These initiatives go by the name of Project Merlin, and they include pledges from the banks to make £190bn of credit available to businesses in 2011 (see my post of yesterday for more on this).
Project Merlin is also likely to include a stipulation that banks should disclose the pay and bonuses of their eight or so most important executives below board level (board members' pay is already disclosed) - so that bank shareholders have more relevant information to make a judgement about whether top bankers' pay is excessive.
This increased pay transparency from banks is of particular importance to Vince Cable: he was not happy that the Treasury recently dropped plans drawn up by the last government to force banks to disclose how many of their staff are earning sums of £500,000, £1m, £1.5m, £2m, and so on.
I am told Mr Cable is pressing for the banks to reveal the pay details of the maximum number of senior staff consistent with not putting them at a significant commercial disadvantage in relation to US banks (which already have to publish most of this information).
So long as Mr Cable's concerns can be met, say government sources, Project Merlin could be announced as soon as Wednesday.
Update 08:20: By the way, there seems to be something of a disagreement between the banks and the government about the significance of £1.3bn in equity finance or investment capital which the banks say they'll provide to smaller and medium size businesses.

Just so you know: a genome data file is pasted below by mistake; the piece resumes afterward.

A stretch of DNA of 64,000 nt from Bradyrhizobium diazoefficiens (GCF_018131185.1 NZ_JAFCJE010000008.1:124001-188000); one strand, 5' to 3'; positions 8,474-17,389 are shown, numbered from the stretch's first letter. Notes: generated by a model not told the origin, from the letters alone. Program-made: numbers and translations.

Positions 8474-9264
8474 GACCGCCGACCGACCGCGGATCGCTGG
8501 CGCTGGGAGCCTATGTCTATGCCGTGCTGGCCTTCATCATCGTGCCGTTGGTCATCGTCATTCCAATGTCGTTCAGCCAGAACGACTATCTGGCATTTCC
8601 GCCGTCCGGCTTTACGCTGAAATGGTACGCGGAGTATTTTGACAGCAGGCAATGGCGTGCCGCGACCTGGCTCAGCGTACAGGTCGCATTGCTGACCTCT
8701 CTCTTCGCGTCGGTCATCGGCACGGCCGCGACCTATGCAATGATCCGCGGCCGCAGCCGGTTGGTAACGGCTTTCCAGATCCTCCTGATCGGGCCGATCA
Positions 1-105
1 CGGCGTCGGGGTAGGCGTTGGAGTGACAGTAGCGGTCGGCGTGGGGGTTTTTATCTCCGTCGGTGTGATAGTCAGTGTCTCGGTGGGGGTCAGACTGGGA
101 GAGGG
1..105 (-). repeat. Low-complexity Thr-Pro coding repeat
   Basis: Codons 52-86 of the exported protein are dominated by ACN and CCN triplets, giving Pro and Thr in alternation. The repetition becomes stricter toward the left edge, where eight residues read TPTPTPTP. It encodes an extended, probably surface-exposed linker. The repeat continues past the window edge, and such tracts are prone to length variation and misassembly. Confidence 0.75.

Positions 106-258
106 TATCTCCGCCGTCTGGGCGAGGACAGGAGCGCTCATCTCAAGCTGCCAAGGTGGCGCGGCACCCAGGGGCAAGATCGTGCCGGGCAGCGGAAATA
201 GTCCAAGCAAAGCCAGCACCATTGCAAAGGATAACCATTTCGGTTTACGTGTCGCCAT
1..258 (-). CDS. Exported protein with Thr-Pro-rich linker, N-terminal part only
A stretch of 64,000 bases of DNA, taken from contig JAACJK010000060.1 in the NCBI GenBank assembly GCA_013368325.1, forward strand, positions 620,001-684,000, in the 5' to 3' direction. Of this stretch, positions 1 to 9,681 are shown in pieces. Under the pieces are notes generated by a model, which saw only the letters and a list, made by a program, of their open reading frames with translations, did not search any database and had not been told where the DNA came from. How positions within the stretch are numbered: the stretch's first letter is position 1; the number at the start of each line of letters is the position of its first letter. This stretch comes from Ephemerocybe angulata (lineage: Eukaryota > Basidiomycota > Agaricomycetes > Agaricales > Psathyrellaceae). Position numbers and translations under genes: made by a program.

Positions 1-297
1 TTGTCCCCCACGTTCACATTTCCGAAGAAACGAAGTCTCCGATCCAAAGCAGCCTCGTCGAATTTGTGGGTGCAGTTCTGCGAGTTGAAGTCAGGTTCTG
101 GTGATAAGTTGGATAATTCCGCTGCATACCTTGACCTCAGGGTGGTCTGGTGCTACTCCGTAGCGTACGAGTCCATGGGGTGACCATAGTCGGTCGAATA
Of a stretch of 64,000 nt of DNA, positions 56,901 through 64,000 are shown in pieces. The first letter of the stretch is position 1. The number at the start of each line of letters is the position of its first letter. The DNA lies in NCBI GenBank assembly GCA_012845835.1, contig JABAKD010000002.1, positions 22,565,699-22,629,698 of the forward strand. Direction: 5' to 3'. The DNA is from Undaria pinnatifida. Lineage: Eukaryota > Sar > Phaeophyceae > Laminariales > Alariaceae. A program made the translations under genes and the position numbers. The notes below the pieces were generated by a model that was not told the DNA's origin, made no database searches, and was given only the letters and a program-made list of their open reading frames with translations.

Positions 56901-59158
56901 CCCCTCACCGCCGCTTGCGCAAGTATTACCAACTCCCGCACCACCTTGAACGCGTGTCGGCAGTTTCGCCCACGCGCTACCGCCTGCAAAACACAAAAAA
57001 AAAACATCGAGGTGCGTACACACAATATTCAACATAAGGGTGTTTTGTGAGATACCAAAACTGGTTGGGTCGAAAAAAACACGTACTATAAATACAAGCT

The question is whether this is really new, additional money for small businesses.
The FT reports this morning that, as part of Project Merlin, this equity finance will be provided to businesses in parts of the UK most hurt by public spending cuts - and describes the funding as a victory for the deputy prime minister Nick Clegg, the business secretary Vince Cable and the LibDem wing of the coalition.
Now it is true that banks are providing this equity finance. And it is also true that this £1.3bn is on top of the £1.5bn Business Growth Fund which the banks announced in the autumn.
However one banker told me that his bank awould support the business secretary's regional growth initiatives as "part of the normal course of business, ie in each region we will work with the agencies".
In other words, his bank would have provided this money anyway, through its regional funds, irrespective of whether it was labelled as part of Project Merlin.
Update 08:55: It is unusual for chancellors to make tax announcements outside of the yearly budget.
It is particularly unusual for such a tax announcement to raise only £800m in a single year – which is not enough to have a meaningful impact on the UK’s budget deficit.
But, as I have mentioned, George Osborne’s decision to force the banks to pay the full rate of bank levy with immediate effect probably isn’t all about mending the public finances.
Many would say that he is being motivated in part by the politics of being seen to be extracting more money from banks just as they’re about to announce controversial bonuses for their top people of perhaps £6bn in total – which is seven and a half times the additional tax being raised.
Somehow I doubt that the new shadow chancellor Ed Balls will say that Mr Osborne is raising enough. But Mr Balls may have to explain why the previous government, in which he was a cabinet minister (though not chancellor) did not take steps to force through permanent reductions in bankers’ bonuses at the moment when it had maximum leverage over the banks – when it was rescuing the entire banking industry in the autumn of 2008.